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Old 10-19-2020, 04:52 PM   #1
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Insulating for engine heat

engine cover heat what is the best way to insulate the engine cover
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Old 10-19-2020, 05:00 PM   #2
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Quote:
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engine cover heat what is the best way to insulate the engine cover
Summit has several different insulating materials that work well.
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Old 10-19-2020, 06:11 PM   #3
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I don't know what chassis your Class C motorhome is built on, but the Ford E450 van chassis under our Class C has a cab dash air conditioning mode in which the cold air can be directed down at the cab floor. This mode keeps all the heat from the engine cover and cab floor from bothering us.

However, it took a couple of years before I discovered what air conditioning mode aimed the cold air down like this, as it wasn't obvious from how the dash air flow control knobs were labeled.
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Old 10-20-2020, 12:30 PM   #4
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We have a Jayco Redhawk on a 2018 E450 chassis. I found the engine cover to have a good quality foil face heat insulation material installed from the factory. Our heat problem was the floor, especially on the passenger side. I pulled the seats and floor mat. Almost no insulation there. I installed DEI Boom Mat over the entire floor. It provides both thermal and sound insulation. Also used DEI exhaust wrap on the right side exhaust where it runs under the passenger side cab floor. Our cab heat problem is eliminated and the interior noise is decreased, but not eliminated. A very worthwhile upgrade.

I purchased the DEI products from Summit. If you do this, you will need a special socket to remove the Ford seat bolts. I got mine on eBay.
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Old 10-20-2020, 04:28 PM   #5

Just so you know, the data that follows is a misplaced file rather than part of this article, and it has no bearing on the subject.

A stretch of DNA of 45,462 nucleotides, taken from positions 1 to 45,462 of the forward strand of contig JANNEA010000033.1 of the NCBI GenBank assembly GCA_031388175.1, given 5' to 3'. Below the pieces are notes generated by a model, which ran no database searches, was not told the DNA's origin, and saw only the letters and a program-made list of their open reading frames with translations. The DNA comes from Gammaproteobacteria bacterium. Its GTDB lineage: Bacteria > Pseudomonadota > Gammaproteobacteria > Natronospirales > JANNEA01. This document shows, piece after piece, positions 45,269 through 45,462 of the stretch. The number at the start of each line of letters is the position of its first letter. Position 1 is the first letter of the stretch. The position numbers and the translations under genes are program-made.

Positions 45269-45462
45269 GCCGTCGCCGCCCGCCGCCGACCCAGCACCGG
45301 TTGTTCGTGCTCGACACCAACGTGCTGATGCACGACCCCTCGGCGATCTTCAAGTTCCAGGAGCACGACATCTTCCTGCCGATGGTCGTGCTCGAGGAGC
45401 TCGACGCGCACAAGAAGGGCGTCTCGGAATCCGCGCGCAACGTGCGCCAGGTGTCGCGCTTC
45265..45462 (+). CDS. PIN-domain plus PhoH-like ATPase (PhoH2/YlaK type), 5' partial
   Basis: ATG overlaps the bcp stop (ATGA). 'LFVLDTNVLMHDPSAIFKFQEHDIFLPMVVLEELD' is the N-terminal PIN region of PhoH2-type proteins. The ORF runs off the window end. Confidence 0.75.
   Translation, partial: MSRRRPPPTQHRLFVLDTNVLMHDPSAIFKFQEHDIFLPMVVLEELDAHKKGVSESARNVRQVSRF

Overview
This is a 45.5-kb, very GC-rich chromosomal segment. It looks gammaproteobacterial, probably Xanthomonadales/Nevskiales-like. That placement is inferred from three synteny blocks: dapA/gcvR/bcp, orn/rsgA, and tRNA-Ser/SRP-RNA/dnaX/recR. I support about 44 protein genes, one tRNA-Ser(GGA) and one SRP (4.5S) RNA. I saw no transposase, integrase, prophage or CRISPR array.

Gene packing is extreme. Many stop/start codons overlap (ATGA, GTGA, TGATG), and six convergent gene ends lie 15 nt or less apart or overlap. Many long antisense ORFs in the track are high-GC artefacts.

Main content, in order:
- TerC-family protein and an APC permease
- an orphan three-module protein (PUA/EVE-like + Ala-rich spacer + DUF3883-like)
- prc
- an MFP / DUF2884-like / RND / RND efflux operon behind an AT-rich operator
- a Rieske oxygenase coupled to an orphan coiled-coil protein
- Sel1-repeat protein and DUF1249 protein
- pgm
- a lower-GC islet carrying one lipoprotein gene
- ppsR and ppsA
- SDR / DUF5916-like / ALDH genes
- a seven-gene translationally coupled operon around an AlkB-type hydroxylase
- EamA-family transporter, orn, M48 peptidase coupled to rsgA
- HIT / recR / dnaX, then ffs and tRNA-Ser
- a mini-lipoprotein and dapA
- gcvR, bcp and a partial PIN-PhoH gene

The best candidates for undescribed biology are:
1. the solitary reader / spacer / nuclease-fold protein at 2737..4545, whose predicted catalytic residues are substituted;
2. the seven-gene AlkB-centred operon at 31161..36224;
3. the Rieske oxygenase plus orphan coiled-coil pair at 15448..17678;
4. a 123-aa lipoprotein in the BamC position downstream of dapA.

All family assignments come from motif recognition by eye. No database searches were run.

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I used this on my 2006 e450 class C.

https://www.amazon.com/gp/product/B0...?ie=UTF8&psc=1

I just custom cut it and glued to the instide of the doghouse.

We could tell a difference in noise and temp. I also took the door panels off and put some in the doors.
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Old 10-20-2020, 04:44 PM   #6
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I also added an air deflector to move more air through the engine area. The results are good enough I stopped with that's instead of moving on to a fan and ducts. When we park, unless winter, such as arrival, I open the hood to let the hot air out.
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Old 10-21-2020, 02:15 PM   #7
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I have been doing the same all summer.. it helps a lot when we stop for the night or any time
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Old 10-21-2020, 02:38 PM   #8
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I did some research on this relative to engine heat shields. I was surprised to see articles justifying metal reflective heat shields reflecting significant heat. I would use a dog house insulation with as thick of a metal foil on the surface that I could get.
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Old 10-21-2020, 03:29 PM   #9